Swinging for the Fences
With a World Series Championship under his belt, Bobby Bonilla sets his sights on his place in baseball history.
From the Print Edition:
Chuck Norris, Jul/Aug 98
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Not so fast. Along with the money issue, Huizenga cited south Florida's weather. While only two Marlins home games were rained out, fans at Pro Player Stadium had to sit through 30 rain delays, 19 of which lasted more than an hour. Huizenga asked for a retractable roof, but got little support. So he put the team up for sale to Marlins president Don Smiley for $150 million. Huizenga then set about slashing costs. An investment group was being formed this April to buy the club, but Smiley thinks the team won't be sold until the stadium issue is resolved.
Fans who fell in love with the Marlins last October are outraged. The team, which included players from Cuba, the Dominican Republic and other Spanish-speaking nations, made a tight connection with Miami's Latino community, which is now among the most vocal critics of the Marlins organization. A world-championship team is supposed to have at least a chance to repeat, using roughly the same talent it won with. Smiley understands. But he also understands the game's economics. "If we're not the best example of the dire situation the game is in," says Smiley, "I don't know who is."
Starting the season on the disabled list is not where Bonilla wanted to resume baseball after a World Series. Do the recurring injuries nag on a 12-year veteran? "It was just unfortunate that I hurt the Achilles' again and the wrist hurt me. Things are going to happen. Thank God it wasn't major where I couldn't throw the ball or I couldn't swing the bat--that's scary stuff.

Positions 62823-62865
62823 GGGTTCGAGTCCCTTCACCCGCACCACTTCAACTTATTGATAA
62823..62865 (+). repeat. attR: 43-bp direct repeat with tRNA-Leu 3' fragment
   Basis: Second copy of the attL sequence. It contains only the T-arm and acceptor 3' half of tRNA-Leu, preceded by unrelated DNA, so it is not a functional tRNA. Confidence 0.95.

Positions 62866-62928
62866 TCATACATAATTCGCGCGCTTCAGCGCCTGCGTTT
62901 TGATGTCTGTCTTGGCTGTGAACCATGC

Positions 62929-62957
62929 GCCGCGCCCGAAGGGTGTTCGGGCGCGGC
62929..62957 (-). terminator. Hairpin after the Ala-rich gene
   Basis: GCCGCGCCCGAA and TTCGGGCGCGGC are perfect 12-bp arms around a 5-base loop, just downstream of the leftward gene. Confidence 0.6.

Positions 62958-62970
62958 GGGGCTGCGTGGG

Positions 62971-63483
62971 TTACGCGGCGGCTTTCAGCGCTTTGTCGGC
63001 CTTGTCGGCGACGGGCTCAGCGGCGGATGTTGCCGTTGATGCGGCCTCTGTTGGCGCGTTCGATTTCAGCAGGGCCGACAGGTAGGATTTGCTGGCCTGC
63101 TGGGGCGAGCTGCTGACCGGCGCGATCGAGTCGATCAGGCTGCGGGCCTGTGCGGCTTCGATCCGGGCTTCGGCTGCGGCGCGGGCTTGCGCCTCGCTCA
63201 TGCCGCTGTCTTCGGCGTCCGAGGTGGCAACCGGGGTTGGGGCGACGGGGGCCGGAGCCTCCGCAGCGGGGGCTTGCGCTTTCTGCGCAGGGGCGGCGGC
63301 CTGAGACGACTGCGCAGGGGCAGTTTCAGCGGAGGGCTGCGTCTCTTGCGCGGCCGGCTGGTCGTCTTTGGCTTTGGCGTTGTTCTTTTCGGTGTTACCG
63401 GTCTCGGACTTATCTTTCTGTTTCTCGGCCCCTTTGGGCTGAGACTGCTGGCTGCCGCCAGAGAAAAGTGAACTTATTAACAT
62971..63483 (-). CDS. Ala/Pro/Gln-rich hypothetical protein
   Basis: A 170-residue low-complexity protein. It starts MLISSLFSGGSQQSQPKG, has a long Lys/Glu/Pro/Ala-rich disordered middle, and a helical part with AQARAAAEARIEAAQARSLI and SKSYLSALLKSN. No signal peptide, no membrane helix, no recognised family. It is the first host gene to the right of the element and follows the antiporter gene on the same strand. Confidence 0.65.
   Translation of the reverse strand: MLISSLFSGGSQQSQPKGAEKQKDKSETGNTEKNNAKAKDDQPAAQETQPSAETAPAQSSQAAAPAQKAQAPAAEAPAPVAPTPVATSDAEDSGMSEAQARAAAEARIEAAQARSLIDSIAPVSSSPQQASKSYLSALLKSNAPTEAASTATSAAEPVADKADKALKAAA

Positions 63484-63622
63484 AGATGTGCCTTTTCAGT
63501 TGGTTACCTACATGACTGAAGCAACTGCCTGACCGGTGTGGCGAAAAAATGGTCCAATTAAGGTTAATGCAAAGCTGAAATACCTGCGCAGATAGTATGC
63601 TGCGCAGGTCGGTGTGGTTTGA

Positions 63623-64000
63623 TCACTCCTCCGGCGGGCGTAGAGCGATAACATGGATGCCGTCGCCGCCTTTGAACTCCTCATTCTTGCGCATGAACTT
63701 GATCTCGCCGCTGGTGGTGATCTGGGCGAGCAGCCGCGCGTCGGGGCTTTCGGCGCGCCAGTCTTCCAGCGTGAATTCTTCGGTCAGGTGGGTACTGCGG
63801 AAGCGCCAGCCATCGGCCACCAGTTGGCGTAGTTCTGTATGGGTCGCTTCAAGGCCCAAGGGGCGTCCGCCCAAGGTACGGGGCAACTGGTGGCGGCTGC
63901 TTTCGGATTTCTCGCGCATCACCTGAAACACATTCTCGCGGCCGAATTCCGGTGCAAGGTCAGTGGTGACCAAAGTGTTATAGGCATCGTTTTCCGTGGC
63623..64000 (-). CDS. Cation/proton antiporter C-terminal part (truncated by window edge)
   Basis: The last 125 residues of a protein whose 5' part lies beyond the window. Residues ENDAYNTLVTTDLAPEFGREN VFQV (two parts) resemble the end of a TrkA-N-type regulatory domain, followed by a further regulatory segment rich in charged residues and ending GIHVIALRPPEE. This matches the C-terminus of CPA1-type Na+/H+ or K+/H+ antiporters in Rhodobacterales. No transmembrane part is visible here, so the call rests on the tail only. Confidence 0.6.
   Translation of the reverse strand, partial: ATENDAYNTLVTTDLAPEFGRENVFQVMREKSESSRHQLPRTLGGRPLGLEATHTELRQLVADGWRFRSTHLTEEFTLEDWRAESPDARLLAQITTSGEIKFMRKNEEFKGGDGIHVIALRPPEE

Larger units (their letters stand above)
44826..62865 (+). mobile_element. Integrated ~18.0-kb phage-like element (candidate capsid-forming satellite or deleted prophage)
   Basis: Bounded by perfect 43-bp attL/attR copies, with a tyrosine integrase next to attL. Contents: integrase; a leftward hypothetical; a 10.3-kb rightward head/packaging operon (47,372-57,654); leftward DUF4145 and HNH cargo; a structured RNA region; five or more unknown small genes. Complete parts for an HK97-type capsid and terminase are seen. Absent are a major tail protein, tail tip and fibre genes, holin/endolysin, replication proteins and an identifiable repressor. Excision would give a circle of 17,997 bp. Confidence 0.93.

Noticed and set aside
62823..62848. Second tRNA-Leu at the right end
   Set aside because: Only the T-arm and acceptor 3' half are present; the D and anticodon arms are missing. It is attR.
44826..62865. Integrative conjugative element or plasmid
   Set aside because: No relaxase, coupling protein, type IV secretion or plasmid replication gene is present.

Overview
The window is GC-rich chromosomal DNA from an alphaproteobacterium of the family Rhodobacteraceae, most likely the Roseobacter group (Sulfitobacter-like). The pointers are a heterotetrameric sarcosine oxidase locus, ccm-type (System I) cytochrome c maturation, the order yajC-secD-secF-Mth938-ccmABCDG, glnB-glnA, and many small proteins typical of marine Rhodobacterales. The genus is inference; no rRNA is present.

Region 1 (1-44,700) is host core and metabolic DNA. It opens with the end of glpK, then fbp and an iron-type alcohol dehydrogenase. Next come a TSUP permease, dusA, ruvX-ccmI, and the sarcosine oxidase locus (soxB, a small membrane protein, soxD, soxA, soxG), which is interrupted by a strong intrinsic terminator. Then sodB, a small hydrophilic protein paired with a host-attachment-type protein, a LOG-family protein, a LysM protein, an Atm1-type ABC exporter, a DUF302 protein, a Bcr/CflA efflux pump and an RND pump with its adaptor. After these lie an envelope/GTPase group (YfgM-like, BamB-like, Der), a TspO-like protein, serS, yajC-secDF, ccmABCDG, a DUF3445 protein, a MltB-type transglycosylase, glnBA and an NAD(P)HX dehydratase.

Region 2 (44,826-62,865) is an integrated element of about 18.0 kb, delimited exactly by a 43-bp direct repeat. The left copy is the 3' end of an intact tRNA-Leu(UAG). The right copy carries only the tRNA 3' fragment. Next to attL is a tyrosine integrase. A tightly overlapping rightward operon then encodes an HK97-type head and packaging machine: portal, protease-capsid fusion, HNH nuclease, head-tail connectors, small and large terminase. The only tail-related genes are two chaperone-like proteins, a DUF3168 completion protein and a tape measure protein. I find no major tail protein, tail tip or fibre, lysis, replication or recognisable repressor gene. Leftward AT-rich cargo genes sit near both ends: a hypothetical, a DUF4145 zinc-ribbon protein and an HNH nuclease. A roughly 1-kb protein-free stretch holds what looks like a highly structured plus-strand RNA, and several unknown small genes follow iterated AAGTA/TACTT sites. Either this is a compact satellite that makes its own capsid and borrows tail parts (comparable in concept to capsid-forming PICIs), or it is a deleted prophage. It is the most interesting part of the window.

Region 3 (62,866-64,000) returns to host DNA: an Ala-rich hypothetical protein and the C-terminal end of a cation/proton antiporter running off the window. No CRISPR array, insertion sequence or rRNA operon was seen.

"I'm not at all worried about being 35. I'm one of the investors in Performance Imaging. We set people up with home theaters. In five years, people will want to see movies in a nice setting, invite a couple of the guys over to watch Monday Night Football."
Bonilla met his business partner, Mark Risi, when his wife, Migdalia, wanted a satellite dish to watch his games all over the country. So Risi installed the dish. Bonilla, who once studied at New York Institute of Technology, discovered that he shared the techno-lust with Risi and they were soon partners.
But before he devotes all his energies to the home theater business, Bonilla hopes to make his last few years in baseball memorable. A shot at 300, 350 or 400 homers--those are worthwhile goals. Maybe when his swing slows down, Migdalia will get a fuller swing at her goals of trying her hand in business, producing a line of skin products. Any woman who gets you to start smoking cigars is worth it.
Kenneth Shouler, from White Plains, New York, is a regular contributor to Cigar Aficionado and the author of The Real 100 Best Baseball Players of All Time and Why! (Addax Publishing, Lenexa, Kansas, 1998).
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